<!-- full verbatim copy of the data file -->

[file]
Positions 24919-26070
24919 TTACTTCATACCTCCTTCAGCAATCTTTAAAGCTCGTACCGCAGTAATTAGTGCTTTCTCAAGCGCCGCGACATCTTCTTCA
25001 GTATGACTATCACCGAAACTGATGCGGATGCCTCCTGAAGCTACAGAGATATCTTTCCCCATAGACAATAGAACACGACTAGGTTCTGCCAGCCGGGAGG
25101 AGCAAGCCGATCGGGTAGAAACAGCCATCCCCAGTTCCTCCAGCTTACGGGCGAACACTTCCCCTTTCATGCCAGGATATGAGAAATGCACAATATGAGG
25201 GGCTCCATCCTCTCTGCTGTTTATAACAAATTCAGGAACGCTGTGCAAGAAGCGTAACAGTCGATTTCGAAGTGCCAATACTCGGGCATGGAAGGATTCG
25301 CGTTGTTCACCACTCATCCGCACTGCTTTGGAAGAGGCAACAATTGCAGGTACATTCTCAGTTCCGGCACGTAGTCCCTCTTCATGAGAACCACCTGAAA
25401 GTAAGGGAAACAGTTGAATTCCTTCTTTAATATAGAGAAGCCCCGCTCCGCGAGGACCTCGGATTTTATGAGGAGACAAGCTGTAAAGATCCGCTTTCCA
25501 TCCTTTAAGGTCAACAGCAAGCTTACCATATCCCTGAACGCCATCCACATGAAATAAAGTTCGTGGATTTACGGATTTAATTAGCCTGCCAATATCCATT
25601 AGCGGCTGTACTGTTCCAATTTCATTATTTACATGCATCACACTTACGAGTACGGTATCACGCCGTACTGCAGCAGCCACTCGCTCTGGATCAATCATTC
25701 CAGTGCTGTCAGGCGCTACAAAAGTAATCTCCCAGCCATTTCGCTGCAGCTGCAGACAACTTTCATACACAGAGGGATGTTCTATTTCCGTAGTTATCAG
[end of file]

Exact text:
Positions 24919-26070
24919 TTACTTCATACCTCCTTCAGCAATCTTTAAAGCTCGTACCGCAGTAATTAGTGCTTTCTCAAGCGCCGCGACATCTTCTTCA
25001 GTATGACTATCACCGAAACTGATGCGGATGCCTCCTGAAGCTACAGAGATATCTTTCCCCATAGACAATAGAACACGACTAGGTTCTGCCAGCCGGGAGG
25101 AGCAAGCCGATCGGGTAGAAACAGCCATCCCCAGTTCCTCCAGCTTACGGGCGAACACTTCCCCTTTCATGCCAGGATATGAGAAATGCACAATATGAGG
25201 GGCTCCATCCTCTCTGCTGTTTATAACAAATTCAGGAACGCTGTGCAAGAAGCGTAACAGTCGATTTCGAAGTGCCAATACTCGGGCATGGAAGGATTCG
25301 CGTTGTTCACCACTCATCCGCACTGCTTTGGAAGAGGCAACAATTGCAGGTACATTCTCAGTTCCGGCACGTAGTCCCTCTTCATGAGAACCACCTGAAA
25401 GTAAGGGAAACAGTTGAATTCCTTCTTTAATATAGAGAAGCCCCGCTCCGCGAGGACCTCGGATTTTATGAGGAGACAAGCTGTAAAGATCCGCTTTCCA
25501 TCCTTTAAGGTCAACAGCAAGCTTACCATATCCCTGAACGCCATCCACATGAAATAAAGTTCGTGGATTTACGGATTTAATTAGCCTGCCAATATCCATT
25601 AGCGGCTGTACTGTTCCAATTTCATTATTTACATGCATCACACTTACGAGTACGGTATCACGCCGTACTGCAGCAGCCACTCGCTCTGGATCAATCATTC
25701 CAGTGCTGTCAGGCGCTACAAAAGTAATCTCCCAGCCATTTCGCTGCAGCTGCAGACAACTTTCATACACAGAGGGATGTTCTATTTCCGTAGTTATCAG